What are some of your difficult moments in life?

School times – when I was not having food to eat and then paying my school fees and all those things, and even my father being unable to pay his rent at home was difficult. Most of the time, the son of the landlord would come in and insult him and say a lot of things. I wished I could throw something at him most of the time. At the time, my father was old, almost sixty years, and the son of the land lord was twenty years insulting him, and standing toe-to-toe with him, I wanted to settle the score.

Can you tell us your happy moments?

For me, almost every day is my happy moment. Nobody will make you happy until you decide to make yourself happy. There is no way you can tease me in anyway I will be offended. Sometime, I even try to create jokes out of my own condition. I don’t care. Once what they are saying cannot take anything away from you, when you are able to turn those situations around and make fun of the, people who will make fun of you wills top. They will rather see it as interesting to be around you.

I have a lot of friends. For me, I don’t like the friends where you go to his house and he comes to yours. When I am alone, I don’t feel neglected or sad. I am happy. Sometimes, people think I am anti-social because if I meet you, I only greet you. I am the quiet type. Until one day, I decided I wanted to be a little friendly. So I have a lot of friends. People respect me. Most of my friends are female.

If a person loves you because of sympathy, I’m a human being, and that would make me angry. I get angry if someone tells me that they have pity for me.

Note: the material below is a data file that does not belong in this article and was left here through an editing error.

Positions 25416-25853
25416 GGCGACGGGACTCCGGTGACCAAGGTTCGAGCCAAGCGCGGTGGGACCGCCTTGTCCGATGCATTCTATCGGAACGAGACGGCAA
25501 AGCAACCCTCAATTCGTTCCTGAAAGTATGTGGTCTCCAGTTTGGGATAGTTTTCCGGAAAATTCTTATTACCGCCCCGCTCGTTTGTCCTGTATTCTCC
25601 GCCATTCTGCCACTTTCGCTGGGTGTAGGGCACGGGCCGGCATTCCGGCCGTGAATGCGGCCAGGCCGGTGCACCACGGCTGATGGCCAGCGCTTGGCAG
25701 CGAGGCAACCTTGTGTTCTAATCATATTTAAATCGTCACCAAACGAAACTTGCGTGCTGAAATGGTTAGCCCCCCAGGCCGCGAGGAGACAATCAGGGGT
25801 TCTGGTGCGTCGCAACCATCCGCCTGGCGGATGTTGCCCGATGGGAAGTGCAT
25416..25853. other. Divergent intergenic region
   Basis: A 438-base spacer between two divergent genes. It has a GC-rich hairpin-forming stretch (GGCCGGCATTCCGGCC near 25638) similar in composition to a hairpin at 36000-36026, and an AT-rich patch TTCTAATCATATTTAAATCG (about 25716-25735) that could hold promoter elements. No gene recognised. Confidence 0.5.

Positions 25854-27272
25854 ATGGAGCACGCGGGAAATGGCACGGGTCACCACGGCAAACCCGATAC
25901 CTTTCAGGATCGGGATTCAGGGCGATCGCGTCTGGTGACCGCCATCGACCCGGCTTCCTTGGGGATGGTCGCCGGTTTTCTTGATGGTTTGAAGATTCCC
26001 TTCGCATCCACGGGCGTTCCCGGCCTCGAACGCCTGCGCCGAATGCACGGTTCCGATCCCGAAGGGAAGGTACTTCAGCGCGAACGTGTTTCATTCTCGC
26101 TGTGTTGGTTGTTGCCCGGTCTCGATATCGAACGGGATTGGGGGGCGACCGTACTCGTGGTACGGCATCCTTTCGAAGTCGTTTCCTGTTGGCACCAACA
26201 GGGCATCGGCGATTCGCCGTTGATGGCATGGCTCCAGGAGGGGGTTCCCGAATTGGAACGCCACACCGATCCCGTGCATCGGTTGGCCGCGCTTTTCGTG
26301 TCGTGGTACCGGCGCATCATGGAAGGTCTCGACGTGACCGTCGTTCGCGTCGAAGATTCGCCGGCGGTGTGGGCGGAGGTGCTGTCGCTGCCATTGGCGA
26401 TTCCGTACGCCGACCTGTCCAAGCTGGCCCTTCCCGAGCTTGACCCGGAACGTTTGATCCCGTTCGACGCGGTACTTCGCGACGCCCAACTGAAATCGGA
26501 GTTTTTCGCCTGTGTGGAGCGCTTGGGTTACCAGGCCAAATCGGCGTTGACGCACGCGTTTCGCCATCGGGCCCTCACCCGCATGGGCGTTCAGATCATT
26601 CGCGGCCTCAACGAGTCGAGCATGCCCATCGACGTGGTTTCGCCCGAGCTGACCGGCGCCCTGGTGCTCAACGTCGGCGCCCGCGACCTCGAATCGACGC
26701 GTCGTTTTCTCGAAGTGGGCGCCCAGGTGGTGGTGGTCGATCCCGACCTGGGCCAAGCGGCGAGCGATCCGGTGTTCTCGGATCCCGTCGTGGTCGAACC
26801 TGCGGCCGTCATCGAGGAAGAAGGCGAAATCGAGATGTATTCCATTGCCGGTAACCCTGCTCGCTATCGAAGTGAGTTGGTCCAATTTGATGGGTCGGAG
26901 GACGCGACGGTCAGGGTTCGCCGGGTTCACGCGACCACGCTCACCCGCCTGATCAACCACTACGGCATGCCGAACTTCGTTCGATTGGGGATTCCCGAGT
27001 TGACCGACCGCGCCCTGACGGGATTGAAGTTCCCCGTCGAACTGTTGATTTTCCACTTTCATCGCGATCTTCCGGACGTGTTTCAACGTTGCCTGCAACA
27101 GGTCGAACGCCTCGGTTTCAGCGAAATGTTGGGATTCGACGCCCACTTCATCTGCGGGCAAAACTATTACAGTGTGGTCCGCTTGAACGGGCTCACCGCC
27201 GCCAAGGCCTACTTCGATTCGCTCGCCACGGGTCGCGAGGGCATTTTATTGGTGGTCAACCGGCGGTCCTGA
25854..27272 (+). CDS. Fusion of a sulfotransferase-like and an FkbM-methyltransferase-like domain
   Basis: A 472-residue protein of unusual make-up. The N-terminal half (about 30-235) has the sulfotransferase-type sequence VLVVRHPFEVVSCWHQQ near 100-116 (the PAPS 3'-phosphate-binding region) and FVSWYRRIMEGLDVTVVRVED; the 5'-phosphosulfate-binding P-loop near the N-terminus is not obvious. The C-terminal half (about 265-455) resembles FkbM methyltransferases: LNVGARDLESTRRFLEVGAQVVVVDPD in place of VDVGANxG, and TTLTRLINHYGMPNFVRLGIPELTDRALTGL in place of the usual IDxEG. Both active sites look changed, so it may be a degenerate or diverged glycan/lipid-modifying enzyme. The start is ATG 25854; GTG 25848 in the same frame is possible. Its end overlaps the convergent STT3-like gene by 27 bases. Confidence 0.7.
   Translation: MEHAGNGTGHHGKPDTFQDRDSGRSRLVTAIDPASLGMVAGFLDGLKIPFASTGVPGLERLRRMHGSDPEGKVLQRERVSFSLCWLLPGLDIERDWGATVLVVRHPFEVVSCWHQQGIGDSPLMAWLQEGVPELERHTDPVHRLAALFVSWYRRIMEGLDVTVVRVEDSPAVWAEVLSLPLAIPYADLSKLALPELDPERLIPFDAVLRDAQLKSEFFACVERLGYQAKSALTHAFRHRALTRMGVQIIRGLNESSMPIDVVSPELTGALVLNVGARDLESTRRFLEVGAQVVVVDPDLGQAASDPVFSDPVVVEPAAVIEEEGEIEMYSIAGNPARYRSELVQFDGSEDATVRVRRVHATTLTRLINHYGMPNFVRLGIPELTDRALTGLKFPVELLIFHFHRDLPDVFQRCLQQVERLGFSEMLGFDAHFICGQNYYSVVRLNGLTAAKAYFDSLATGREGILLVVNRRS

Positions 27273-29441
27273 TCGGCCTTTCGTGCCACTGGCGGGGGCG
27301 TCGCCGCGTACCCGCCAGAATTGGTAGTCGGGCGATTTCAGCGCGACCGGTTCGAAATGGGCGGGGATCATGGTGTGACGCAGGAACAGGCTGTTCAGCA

When you have pity for me, it makes me weak. I want to be treated like anyone. I don’t like the way people will treat you. Sometimes, the pity they show is artificial too. It is too artificial. You can see that it is because they’ve seen you with the crutches, but if you should do something to annoy them, you will see the way they will react to.

I’m looking for a woman that does not have the artificial sympathy.

How do you see the future for people with disabilities in Ghana?

I wish we would be treated equally. The equality I am talking about is not that if I ask an able person to carry something that they ask me to carry something too. The equality I am talking about is you know I can’t carry, but because I’ve requested that we be treated equally, you should ask me to work at a job that doesn’t need extra strength.

Do you think the future is bright for persons with disabilities?

Yes. Because formally when you were disabled, there was no way they would take you to school because most disabled people were not educated. Despite all of the challenges, we are making it – when we make up our minds.